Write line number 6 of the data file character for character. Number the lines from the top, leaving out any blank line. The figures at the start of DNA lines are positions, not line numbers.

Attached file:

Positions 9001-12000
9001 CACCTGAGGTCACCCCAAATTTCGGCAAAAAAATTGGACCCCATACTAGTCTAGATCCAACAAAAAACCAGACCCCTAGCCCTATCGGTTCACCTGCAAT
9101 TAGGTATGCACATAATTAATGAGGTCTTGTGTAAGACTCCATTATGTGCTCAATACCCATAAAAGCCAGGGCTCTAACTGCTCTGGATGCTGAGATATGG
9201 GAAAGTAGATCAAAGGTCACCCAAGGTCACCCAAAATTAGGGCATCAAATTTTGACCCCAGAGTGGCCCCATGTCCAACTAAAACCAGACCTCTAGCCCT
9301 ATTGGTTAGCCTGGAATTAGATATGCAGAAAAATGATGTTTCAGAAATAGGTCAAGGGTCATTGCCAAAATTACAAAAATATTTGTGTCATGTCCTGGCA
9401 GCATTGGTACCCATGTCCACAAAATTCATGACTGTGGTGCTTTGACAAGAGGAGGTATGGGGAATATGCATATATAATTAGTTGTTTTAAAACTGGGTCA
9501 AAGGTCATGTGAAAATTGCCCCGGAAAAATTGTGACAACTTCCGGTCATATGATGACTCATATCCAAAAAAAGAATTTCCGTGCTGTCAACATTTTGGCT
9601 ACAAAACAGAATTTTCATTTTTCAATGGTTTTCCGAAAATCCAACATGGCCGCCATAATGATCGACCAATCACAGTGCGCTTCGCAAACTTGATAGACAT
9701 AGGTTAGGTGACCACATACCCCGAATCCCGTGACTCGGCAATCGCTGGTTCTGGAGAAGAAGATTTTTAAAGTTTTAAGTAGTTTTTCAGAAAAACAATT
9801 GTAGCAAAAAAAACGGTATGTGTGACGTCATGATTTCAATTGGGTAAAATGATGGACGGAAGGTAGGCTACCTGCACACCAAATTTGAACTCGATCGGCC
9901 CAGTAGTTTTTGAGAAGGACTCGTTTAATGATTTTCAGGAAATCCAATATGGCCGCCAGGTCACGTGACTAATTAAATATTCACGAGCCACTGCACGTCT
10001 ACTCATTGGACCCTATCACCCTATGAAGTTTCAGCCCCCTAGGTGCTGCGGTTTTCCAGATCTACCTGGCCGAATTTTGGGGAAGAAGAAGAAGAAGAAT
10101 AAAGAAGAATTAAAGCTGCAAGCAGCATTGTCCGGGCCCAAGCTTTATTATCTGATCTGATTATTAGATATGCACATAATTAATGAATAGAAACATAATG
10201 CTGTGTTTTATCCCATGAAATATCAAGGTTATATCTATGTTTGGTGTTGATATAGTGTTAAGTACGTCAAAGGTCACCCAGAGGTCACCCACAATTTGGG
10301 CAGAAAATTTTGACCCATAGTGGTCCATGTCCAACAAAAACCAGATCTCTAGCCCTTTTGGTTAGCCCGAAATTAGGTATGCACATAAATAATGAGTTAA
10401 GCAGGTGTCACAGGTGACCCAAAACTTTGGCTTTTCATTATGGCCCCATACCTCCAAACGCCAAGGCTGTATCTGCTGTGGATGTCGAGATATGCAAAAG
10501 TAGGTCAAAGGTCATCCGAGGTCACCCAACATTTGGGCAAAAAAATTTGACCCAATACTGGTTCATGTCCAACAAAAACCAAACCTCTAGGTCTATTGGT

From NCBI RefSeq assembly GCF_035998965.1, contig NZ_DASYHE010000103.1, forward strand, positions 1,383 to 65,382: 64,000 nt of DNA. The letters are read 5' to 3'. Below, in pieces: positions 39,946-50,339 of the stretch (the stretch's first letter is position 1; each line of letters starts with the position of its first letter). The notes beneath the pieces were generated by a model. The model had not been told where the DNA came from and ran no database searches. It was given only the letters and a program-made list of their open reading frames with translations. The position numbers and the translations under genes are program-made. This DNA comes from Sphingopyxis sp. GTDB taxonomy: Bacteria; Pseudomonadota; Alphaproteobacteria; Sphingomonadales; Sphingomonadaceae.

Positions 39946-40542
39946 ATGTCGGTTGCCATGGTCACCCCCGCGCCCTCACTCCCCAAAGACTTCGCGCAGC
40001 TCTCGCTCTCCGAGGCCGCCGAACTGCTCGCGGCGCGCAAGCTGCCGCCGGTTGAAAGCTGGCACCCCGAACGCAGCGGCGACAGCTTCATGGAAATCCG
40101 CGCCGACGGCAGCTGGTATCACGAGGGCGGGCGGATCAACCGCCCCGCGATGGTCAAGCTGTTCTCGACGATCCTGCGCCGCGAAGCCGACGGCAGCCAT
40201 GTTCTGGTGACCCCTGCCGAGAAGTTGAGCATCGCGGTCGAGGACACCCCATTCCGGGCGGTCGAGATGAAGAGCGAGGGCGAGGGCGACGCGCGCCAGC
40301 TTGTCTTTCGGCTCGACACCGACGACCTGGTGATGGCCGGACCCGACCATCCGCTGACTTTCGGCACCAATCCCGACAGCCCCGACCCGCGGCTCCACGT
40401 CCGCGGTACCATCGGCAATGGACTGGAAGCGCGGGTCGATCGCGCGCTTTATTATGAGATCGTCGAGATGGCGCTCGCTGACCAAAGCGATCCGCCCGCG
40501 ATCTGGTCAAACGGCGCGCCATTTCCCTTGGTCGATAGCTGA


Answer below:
9401 GCATTGGTACCCATGTCCACAAAATTCATGACTGTGGTGCTTTGACAAGAGGAGGTATGGGGAATATGCATATATAATTAGTTGTTTTAAAACTGGGTCA